Internal Affairs and Communication Minister Takaichi Sanae repeatedly told ‘the government is authorized to shut down TV and radio programs’, and the Abe government announced ‘a unified statement’ to defend her remark. Reportedly, however, reactions are feeble from news agencies and TV and radio stations. Under these circumstances, the Hoso-wo-Kataru-Kai, or a group to discuss broadcasting issues, a civic organization founded in August, 1990, to incorporate citizens, media workers and experts, and the Japan Congress of Journalists (JCJ) have released a protest statement which demands resignation of Minister.
Minister Takaichi Must Leave Office
On February 8 and 9 Minister Takaichi told in her Diet speech replying to a question of an opposite lawmaker and in the press meeting about a possibility that the government may order to broadcasters to stop operation in compliance with Article 76 of the Radio Law on the ground of violation of Article 4 of the Broadcast Law, if the entities are judged to have ignored official calls not to air programs that lack political neutrality.
Newspaper Advertisement by Rightist Forces
Newspapers criticize the remark of the minister, reporting its effect and publishing commentaries and special column articles. However, TV & radio stations stay calm, though they are themselves that are involved: private TV channels reported the topic briefly in the news program, but the NHK, the Japan Broadcasting Corporation, did not air at all in the major news programs.
Professor Sato Manabu (majoring in US politics), Okinawa International University, mentioned in the column of the Mainichi Newspaper, Media’s Commentary on Current Affairs, dated February 20: he is concerned about a fact that the press as a whole seems not to criticize seriously the minister’s remark’.
The Association of Listeners/Viewers demanding Observation of Broadcast Law, to which many rightist figures belong as representatives, raised a full-page advertisement entitled ‘Stop TV Totalitarianism!’ in the morning issue of the Yomiuri newspaper on February 13. The group pretended to have detected weakness among people of the press. Though the group rejected allegation that it had links with the minister’s speech, the contention is identical.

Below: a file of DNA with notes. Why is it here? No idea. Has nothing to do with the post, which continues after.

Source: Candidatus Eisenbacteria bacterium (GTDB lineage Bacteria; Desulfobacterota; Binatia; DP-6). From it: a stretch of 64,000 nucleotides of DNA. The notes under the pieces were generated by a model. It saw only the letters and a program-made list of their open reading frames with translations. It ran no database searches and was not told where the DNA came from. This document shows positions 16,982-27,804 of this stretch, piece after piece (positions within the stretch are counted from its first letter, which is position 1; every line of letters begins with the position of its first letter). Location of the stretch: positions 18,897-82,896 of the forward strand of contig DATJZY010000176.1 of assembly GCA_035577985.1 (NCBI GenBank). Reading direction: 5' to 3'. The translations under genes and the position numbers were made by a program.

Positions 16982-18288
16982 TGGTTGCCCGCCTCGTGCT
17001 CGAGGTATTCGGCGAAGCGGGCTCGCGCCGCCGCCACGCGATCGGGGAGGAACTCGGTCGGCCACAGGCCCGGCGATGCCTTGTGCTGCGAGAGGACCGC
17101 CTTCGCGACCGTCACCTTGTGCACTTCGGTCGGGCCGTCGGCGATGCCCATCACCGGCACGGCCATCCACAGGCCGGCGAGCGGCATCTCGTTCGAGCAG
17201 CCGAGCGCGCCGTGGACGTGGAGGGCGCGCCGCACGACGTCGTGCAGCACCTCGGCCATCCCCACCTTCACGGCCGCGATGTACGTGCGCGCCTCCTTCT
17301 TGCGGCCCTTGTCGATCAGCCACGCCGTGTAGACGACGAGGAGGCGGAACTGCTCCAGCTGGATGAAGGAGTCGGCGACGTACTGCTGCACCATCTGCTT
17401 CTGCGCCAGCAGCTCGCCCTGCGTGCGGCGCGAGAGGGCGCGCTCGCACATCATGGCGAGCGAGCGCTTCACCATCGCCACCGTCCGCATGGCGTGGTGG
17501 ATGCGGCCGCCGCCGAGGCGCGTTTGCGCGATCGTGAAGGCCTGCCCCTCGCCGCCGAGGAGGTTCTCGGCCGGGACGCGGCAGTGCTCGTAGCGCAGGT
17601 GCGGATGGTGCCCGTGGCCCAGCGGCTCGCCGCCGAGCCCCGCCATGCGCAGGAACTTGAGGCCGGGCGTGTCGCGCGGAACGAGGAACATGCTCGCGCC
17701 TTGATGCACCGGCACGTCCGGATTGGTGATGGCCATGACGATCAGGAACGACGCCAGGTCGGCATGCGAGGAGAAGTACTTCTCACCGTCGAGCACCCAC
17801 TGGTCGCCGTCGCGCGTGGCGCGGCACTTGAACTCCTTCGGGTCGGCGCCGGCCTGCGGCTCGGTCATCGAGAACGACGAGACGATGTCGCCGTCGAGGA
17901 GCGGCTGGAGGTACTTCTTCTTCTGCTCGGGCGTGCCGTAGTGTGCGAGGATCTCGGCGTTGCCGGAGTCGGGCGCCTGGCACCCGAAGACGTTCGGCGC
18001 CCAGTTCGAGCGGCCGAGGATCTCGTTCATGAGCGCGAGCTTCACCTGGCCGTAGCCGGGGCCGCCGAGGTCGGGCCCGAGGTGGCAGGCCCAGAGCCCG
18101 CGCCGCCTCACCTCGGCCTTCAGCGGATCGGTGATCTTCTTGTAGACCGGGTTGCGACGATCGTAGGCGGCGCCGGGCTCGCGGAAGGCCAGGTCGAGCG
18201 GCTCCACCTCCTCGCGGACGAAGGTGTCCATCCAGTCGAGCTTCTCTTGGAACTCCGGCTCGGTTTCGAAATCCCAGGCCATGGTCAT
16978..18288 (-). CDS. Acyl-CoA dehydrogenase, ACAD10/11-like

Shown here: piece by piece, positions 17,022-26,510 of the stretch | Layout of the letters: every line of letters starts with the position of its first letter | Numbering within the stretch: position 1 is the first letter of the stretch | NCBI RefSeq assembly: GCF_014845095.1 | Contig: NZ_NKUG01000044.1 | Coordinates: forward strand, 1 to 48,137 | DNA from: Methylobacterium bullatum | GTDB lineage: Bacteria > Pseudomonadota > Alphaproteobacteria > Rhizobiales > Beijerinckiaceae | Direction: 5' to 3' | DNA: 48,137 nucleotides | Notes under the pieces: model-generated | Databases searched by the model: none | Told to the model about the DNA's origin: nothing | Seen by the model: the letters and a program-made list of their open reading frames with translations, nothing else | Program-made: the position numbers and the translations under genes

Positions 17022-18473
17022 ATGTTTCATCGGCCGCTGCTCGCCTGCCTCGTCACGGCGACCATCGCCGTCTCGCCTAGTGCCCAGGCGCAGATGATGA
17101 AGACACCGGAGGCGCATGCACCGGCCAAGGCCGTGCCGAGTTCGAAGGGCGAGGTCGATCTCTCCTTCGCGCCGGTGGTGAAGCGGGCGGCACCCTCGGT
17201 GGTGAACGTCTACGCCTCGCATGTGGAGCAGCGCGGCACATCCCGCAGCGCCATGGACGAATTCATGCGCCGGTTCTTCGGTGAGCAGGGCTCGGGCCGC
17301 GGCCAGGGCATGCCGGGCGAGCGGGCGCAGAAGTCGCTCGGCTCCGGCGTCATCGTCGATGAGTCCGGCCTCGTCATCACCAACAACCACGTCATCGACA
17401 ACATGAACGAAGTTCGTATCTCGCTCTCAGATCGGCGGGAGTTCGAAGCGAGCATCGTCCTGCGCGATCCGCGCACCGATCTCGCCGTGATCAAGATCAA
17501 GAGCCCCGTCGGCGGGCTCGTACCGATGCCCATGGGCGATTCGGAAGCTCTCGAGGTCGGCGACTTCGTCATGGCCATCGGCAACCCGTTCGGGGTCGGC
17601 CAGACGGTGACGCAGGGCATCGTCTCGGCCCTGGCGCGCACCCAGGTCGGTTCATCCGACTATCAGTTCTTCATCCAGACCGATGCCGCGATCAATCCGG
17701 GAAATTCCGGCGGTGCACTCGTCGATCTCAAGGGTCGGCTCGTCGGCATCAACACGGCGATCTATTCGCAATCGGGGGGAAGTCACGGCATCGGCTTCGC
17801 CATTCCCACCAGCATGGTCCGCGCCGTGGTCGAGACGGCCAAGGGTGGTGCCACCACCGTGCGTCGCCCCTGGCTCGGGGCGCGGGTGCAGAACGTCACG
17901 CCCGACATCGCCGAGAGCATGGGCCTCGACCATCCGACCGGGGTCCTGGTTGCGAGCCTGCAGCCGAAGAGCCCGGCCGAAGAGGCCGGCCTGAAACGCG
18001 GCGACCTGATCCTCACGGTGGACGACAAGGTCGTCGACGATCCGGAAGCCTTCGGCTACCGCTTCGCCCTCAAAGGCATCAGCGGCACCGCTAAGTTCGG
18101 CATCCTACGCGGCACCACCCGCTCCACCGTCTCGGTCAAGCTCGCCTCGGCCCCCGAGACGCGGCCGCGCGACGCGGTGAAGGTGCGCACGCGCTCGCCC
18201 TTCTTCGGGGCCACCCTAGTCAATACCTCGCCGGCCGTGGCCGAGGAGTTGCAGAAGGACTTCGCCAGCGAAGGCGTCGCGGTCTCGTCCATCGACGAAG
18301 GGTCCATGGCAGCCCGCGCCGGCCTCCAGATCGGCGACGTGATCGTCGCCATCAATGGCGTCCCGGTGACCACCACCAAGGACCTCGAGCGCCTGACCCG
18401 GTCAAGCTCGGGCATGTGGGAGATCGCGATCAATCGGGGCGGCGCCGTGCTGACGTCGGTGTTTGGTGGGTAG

The advertisement presents a pie chart to show length of on-air hours on pro-and-con comments concerning the two major laws, the Act on the Protection of Specially Designated Secrets and the National Security Acts. It claims that ‘TV is monopolized’ and questions ‘Who protects people’s right to know?
The recent newspaper advertisement is of the group’s second round of campaign. The first one appeared in the Yomiuri and the Sankei in November last year. Later on announcements were made that three news anchors targeted in their advertisement, namely Kishii Shigetada of TBS, Furutachi Ichiro of TV Asahi and Kuniya Hiroko of NHK, had stepped down from their programs.
Minister of One Administration has Right to Say
The statement issued on February 12 by the Hoso-wo-Kataru-Kai and the JCJ harshly criticizes the minister’s remark: ‘the key element of her comment lies in a view that the state’s power has authority to examine broadcasting and printing operations so that it can resort to administrative measures. It is an intolerable attack to the rights of speech and expression guaranteed by the Constitution’. It goes to say that: ‘a person whose stance is mentioned above is in office of Minister of Internal Affairs and Communication in charge of broadcasting. This fact cannot be accepted’. It demands Ms Takaichi to leave office.
The statement points out that ‘it will be inevitable that an ideology or a thought of Internal Affairs Minister of a government might reflect in judgment, if suspension of broadcasting should be authorized’. It continues to warn that such a politician as Ms Takaichi should decide ‘whether a TV & radio program is impartial’, citing her comment on the power plant accident in Fukushima: ‘no single person died from the nuclear accident’.
March 1, 2016